In the early decades of the century, the Japanese countryside retained the monochrome character of earlier Tokugawa years; in most villages, one or two substantial buildings signalled the presence of the local elite, where gōshi (rural samurai) or gōnō
(wealthy farmers); there were men whose influence and affectations upset the Confucian political economists; their wealth, literacy, and connections with authority made them the natural leaders in the establishment of village schools, the expression of village opinion, and the funding of village activities

The central fact of Tokugawa history was the bakufu's inability to improve the imperfect political controls with which it began the period throughout the two and one-half centuries of its rule; by accepting its role as the greatest of the feudal lords, the bakufu closed itself off from the possibility of devising a more rational centralized structure; at the same time, its political controls, which centred on the rotation of the daimyo to th capital, led to ever-larger centralization in the market economy

The Kansei and Kasei years also inaugurated a new awareness of possible danger from the Western world; that awareness began with knowledge of the Russian advance on East Asia from the north, and it intensified with information about the disorder that the Napoleonic wars had produced in the European states system

Mito-style Confucianism with its emphasis on loyalism assimilated well with kokugaku (national learning); as one of the Tokugawa branch houses, Mito was in close touch with developments elsewhere in Japan, and its scholars linked such concerns with the foreign danger; the only solution open to Japan was a counterstrategy of religious and cultural transformation combined with military strength; the use of Christianity as a state religion, and mass participation through education and conscription in the West would be offset only by the development of a similar dynamic in Japan Harootunian (Cultural Practice and Political Centralization)

Among late Tokugawa writers and activists, none came closer than Yokoi Shonan to grasping in the "current situation" the play of differences represented by new discourses, the destruction of received political identities, and the need to find a way to accommodate the plural claims that were being made in the explosive environment of the 1860s; Yokoi's reading of contemporary circumstances proposed a resolution of the problems of security and assistance that involved installing a hegemonic arrangement capable of stabilizing the political order while retaining the differing articulations; in fact, the conjuncture of discursive claims ultimately became the terrain for a new hegemonic political practice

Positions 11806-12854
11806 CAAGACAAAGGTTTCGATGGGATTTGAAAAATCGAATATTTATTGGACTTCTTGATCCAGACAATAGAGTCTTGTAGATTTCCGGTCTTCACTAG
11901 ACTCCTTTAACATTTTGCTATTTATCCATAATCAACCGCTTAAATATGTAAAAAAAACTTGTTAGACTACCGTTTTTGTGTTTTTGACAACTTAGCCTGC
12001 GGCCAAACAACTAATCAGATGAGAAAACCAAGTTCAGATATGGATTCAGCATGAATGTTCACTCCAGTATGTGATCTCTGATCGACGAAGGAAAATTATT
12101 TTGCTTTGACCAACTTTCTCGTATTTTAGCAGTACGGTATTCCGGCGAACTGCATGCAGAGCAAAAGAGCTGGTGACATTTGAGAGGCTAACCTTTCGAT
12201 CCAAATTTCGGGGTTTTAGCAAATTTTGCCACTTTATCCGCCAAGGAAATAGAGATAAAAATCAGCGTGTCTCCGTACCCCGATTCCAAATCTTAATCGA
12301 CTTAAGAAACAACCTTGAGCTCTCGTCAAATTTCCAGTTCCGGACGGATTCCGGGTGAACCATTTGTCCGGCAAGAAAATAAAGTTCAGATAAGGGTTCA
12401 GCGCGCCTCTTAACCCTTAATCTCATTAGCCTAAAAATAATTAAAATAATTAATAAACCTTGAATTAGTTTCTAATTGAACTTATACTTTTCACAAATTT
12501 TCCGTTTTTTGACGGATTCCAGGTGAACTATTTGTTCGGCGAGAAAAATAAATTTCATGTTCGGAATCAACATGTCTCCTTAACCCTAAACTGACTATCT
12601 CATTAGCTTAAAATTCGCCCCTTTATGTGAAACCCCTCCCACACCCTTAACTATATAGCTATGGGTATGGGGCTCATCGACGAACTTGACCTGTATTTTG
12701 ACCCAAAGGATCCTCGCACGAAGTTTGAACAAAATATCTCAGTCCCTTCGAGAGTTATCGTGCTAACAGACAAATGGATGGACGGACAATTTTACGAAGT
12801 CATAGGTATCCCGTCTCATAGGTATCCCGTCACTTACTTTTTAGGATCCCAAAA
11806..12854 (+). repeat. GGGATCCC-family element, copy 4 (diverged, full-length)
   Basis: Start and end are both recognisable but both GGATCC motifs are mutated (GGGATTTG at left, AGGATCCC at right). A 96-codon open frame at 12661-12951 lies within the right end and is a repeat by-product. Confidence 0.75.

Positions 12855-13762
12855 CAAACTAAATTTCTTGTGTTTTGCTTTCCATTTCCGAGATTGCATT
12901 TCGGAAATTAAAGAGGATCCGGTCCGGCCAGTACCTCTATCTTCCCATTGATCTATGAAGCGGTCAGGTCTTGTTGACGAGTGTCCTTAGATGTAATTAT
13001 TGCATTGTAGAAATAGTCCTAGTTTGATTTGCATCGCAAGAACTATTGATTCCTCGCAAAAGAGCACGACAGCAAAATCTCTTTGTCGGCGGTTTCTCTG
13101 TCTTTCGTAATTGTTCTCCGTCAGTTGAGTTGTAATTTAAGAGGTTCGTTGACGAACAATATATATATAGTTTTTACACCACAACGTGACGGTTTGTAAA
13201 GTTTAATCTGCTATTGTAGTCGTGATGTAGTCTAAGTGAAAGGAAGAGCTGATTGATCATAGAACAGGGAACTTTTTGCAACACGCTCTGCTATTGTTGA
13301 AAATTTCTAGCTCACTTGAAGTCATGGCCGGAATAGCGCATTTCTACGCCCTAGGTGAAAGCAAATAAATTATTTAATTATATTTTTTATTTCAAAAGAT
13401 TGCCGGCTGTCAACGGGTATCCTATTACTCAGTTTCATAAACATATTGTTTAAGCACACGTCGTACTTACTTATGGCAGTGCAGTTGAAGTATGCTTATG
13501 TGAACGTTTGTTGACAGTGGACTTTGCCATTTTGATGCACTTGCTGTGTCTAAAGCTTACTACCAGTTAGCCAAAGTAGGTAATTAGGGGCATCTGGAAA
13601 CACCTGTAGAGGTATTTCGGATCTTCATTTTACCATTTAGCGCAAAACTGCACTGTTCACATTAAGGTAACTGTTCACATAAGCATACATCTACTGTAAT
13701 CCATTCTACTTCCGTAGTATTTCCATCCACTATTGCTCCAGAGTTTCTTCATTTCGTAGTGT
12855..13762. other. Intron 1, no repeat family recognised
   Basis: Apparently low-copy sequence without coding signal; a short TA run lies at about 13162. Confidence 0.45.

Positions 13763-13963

In a sense, the initial stage of the Meiji Restoration, or as it was called, osei fukko, appeared at the moment when many believed it was necessary to find a form that would contain and even represent the various interests that undermined Tokugawa control; it should be noted that each movement Harootunian discusses, in its efforts to discredit the centre and replace it with centres, supplied its own conception of political restoration: Mito had already announced the goals of chuko (restoration); nativism lodged its appeal in an "adherence to foundations"; the new religions epiphanized their image of a new order in calls for "world renewal"; and proponents of wealth and defence sought in some sort of conciliar arrangement a way of rearranging the constellation of political forces that existed in the 1860s The modern state managed to exclude surplus social meaning, by fixing the identity of the public interest in its quest for order and security while relegating communitarian claims to the margins of otherness; it should be recalled that all the late Tokugawa discourses projected an image of assistance and relief, even when, as in Mito, that image was an ambiguous mix of loving and caring for the people while treating them as dependent children; but the Meiji leaders recognized that politics must determine the content of culture, rather than the reverse, and felt that social identities must be made to comply with the necessity of the state because an opposite course would have encouraged a continuous generation of new subjectiveness and divisive antagonisms; once the state had arrogated to itself the modes of cultural production, it was possible to remove culture from play and employ it as an ideological instrument to depoliticize the masses; that act required reducing the polyphonic discourses of the late Tokugawa, with their many voices speaking about the same things, to the single voice of an authoritative discourse